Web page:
The Financial Planning Process … Research Paper
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Financial Planning Process
At present there are not that many strengths for Jan and Bill. The best thing is that they have a car paid off, and they have a relatively low amount of consumer debt. They also work and have an income, which is better than some people. However, they have no savings, and they are not making enough payments on their credit card to take it down. They are probably knocking about $100 a month off the principle, which means they will take four years at least to pay it off, with sizeable interest payments along the way. But there are some strengths with which to work.
There are a few fundamental steps in the financial planning process that Jan and Bill need to take. The first step is to understand where they stand. This means creating a household balance sheet, and probably a budget as well. This will give them more information, with which to make better decisions. They will also need a goal, something that they can work towards. If they can also understand their risk tolerance, that might help but first they need to know where they are and where they want to be, and when (Investopedia, 2016).
Once they know this, then it is time to start examining how they can reach their goals. If they want to pay off the credit card, they have to determine how they can do that. They will also need to understand how much money they have each month, and where that goes, so that they can allocate it to their goals.
For example, if they have a 25% tax rate, they might be taking home $3,750 per month. After the mortgage and car, this is $2,350. In theory, this should be enough for them, even if their tax rate is a little bit higher than that. They are spending a fair bit of money on everyday expenses, so the budget will help them trim some fat from their spending. But that points to a fairly obvious weakness -- right now there is no sense in what they are spending their money on. It appears that they have some money left over at the end of the month, but this is unclear. It is recommended that this couple starts work on a budget, itemizing all items, so that they know what they spending their money on. They will then be in a better position to make budget decisions, and allocate their resources towards their larger objectives in life.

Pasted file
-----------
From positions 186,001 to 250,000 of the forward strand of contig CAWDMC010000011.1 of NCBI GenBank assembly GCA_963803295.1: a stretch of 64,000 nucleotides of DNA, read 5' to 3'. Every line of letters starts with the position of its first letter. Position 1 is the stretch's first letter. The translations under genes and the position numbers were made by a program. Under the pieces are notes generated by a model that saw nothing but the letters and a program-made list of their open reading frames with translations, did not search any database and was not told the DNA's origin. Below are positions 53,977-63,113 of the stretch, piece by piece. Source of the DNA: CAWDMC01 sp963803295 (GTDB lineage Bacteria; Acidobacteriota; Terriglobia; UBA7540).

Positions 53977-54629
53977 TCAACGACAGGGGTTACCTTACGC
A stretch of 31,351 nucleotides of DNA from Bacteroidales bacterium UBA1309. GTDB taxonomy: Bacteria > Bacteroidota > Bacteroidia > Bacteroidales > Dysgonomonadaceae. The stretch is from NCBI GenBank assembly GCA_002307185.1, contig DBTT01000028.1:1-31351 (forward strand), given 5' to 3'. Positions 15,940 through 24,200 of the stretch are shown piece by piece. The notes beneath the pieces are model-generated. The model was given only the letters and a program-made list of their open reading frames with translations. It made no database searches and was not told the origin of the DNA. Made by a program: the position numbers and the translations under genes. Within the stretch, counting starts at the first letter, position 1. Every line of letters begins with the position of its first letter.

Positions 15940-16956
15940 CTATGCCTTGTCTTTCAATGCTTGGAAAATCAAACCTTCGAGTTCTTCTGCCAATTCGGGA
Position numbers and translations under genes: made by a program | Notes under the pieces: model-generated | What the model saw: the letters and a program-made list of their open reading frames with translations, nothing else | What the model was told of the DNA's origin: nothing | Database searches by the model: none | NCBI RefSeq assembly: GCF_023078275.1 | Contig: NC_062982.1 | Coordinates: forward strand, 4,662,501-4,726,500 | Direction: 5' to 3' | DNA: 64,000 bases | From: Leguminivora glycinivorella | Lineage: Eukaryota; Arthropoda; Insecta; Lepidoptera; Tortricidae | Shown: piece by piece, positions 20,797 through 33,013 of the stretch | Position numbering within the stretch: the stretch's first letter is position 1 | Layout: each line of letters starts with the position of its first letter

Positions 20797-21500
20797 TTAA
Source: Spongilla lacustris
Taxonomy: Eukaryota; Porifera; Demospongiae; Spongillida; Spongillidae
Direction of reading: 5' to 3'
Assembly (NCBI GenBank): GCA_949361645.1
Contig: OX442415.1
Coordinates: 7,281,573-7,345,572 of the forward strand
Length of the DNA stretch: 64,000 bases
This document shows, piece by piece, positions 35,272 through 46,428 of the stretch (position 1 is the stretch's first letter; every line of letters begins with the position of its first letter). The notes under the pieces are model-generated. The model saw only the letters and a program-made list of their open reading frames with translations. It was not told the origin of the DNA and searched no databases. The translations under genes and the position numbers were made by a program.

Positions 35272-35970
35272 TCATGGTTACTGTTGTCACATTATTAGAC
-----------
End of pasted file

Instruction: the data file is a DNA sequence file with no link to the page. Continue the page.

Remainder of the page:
2. The first goal is to pay off the credit card, as there is no reason to carry that debt and pay high credit card interest rates. This should be accomplished within the year. Further, they need to start building their savings. That should be goal number two, because there is more financial value in payoff the credit card at 19% (or whatever it is) versus investing at 5% ( or whatever it is). Still, there should be an objective for the savings, first a monthly objective for allocating in the budget and this will lead to an annual objective. If they save $500 per month, they will put aside $6,000 per year. In the second year, they should aim to save $1,000 per month so that they are saving $12,000 per year.
The current budget looks like this (not knowing what the discretionary expenses are):
It can be assumed that insurance, food and gas will amount to something between $1,000-1500. Health care is not mentioned, so assumed to be covered by the employer. The new budget with the above plans towards the two main goals will be:
less savings less CC
The question is whether Jan and Bill are going to be able to fit within $1,200, given that they have to pay for their gas, insurance and food, and ideally have enough left over. If this is too tight, then it is recommended that they delay savings until the credit card is paid off, then put that money towards savings.
3. The car decision is fairly easy -- they should not purchase a new car if they do not need one. That will increase their expenses by at least $400. It is recommended that at the very least they pay off their credit card before buying a new car. They should ideally delay a car purchase for a longer time, to help build up their savings.